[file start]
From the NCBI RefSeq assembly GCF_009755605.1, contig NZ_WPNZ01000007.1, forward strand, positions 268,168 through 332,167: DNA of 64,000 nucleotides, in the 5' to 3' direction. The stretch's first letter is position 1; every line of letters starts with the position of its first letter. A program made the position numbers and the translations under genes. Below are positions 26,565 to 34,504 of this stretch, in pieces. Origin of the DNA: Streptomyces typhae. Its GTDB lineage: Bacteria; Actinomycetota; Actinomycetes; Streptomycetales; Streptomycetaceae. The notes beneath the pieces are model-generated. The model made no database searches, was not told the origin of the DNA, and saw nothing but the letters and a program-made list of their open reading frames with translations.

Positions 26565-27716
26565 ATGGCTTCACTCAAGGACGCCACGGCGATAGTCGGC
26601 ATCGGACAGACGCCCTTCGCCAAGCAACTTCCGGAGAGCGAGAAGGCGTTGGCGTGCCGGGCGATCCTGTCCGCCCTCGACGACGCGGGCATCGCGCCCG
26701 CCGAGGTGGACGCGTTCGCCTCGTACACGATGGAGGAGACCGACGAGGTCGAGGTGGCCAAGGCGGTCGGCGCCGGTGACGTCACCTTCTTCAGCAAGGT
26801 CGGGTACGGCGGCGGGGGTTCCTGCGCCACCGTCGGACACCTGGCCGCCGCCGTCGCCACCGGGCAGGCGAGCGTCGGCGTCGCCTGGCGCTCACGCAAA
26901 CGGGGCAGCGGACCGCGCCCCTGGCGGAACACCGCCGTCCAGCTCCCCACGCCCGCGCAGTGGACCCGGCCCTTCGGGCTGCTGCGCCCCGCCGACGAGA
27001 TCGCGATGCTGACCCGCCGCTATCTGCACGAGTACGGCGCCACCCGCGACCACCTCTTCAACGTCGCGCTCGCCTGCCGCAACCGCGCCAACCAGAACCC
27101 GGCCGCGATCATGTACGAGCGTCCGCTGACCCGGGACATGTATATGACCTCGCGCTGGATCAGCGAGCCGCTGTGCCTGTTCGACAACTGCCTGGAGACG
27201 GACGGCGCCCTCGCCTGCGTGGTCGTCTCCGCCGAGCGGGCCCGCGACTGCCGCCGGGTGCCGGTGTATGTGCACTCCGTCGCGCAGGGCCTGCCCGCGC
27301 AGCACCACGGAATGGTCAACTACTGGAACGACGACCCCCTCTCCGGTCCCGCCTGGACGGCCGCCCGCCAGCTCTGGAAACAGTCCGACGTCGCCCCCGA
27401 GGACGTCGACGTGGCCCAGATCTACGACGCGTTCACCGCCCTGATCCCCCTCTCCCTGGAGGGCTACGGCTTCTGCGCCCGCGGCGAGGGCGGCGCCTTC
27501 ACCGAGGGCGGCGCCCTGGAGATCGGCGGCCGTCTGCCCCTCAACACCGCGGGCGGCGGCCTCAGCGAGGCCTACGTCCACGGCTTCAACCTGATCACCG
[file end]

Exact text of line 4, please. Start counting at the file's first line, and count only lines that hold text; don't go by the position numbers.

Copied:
26601 ATCGGACAGACGCCCTTCGCCAAGCAACTTCCGGAGAGCGAGAAGGCGTTGGCGTGCCGGGCGATCCTGTCCGCCCTCGACGACGCGGGCATCGCGCCCG